After the Civil War ended in 1865 and claimed more lives than any other U.S. conflict, the American public felt a need to honor the dead and pay respects to those who paid the ultimate sacrifice in war.

Already, individual towns and cities had been holding vigils and remembrances for lost family members that fought in the war. According to, some formerly enslaved South Carolinians held one of the first “Memorial Day” celebrations barely a month after the Confederacy surrendered to Union forces in 1865.

A more a concerted effort was led by Gen. John A. Logan, the leader of an organization for northern Civil War veterans, to establish a nationwide day of respect for the fallen. Originally dubbed “Decoration Day,” it was an opportunity to adorn the graves of those who were buried in disparate churchyards and towns across the young country. May 30 was the original chosen date because that was when most flowers would be in bloom for the purpose of decorating graves.

It wasn’t until 1971, however, that Memorial Day became an official federal holiday, and legislation ensured it would be celebrated on the last Monday of May to give workers a long weekend.

Today, Memorial Day honors honors all the men and women who sacrificed their lives in military service for their country. Since Nov. 11, 2001, more than 7,000 U.S. service members and 8,000 contractors have died in conflicts in Iraq, Afghanistan and associated battles, according to Brown University’s Watson Institute.

Memorial Day is one of two major federal holidays that honor the contributions of service members — the other being Veterans Day in November.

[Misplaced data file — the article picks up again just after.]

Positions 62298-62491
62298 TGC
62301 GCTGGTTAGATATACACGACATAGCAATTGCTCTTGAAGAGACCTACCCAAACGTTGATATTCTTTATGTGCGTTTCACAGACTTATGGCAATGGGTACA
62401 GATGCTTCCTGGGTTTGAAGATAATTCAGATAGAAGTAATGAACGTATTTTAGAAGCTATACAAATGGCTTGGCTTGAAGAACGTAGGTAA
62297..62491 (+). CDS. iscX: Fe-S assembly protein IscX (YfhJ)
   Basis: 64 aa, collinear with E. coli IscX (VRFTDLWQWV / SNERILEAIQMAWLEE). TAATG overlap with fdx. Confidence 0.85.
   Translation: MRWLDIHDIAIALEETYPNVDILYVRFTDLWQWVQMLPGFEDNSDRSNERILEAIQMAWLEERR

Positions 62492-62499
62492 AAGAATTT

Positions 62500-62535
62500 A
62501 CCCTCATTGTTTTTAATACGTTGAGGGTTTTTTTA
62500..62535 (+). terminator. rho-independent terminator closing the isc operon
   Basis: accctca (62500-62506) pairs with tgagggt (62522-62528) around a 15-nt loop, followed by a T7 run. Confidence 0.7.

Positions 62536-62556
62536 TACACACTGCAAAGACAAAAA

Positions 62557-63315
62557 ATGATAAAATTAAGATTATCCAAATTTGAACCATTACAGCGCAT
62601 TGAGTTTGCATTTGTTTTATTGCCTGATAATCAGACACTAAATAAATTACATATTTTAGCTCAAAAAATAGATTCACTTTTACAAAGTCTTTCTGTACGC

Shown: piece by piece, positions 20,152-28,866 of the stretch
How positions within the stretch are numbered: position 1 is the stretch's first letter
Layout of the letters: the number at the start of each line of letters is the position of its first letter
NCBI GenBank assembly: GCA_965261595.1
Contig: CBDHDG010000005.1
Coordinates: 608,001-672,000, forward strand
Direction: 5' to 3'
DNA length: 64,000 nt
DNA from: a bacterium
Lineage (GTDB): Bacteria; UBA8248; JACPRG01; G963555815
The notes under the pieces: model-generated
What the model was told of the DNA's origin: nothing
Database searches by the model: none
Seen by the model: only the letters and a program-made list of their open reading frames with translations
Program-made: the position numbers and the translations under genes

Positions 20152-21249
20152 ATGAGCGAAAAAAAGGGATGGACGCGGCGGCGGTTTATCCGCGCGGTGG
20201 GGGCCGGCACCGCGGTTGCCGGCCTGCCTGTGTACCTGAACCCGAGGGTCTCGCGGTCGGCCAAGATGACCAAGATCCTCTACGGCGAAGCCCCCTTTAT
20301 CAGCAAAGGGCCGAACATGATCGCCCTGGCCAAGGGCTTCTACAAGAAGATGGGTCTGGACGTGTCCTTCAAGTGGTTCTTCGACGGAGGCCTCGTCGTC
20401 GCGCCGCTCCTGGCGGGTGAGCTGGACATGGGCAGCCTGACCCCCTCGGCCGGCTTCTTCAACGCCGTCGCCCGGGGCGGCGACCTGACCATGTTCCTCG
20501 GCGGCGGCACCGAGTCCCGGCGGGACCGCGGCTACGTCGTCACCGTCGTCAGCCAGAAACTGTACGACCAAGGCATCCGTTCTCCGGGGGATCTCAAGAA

Statistic: Number of military fatalities in all major wars involving the United States from 1775 to 2024 | Statista
Find more statistics at Statista

In Washington, D.C., Memorial Day will be observed with an annual parade at 2 p.m. beginning on Constitution Avenue. At Arlington National Cemetery, a wreath laying ceremony will be observed on the 26th at the Tomb of the Unknown Soldier, alongside opportunities to lay flowers at the base of other headstones around the cemetery, where some 400,000 veterans and their family members are buried.

There are dozens of national cemeteries around the country at which remembrance ceremonies will also be taking place. To find one near you, check out this schedule of events maintained by the Department of Veterans Affairs.

This year, Memorial Day is on Monday, May 27. On this day, and the other 11 federal holidays recognized by the government, all non-essential government employees are off work, and most government offices are closed.

The next federal holiday will be Juneteenth, celebrated on Wednesday, June 19. This is one of the newer federal holidays that was presidentially designated in 2021 — and the first new holiday approved since Martin Luther King Jr. Day in 1983.

Molly Weisner is a staff reporter for Federal Times where she covers labor, policy and contracting pertaining to the government workforce. She made previous stops at USA Today and McClatchy as a digital producer, and worked at The New York Times as a copy editor. Molly majored in journalism at the University of North Carolina at Chapel Hill.

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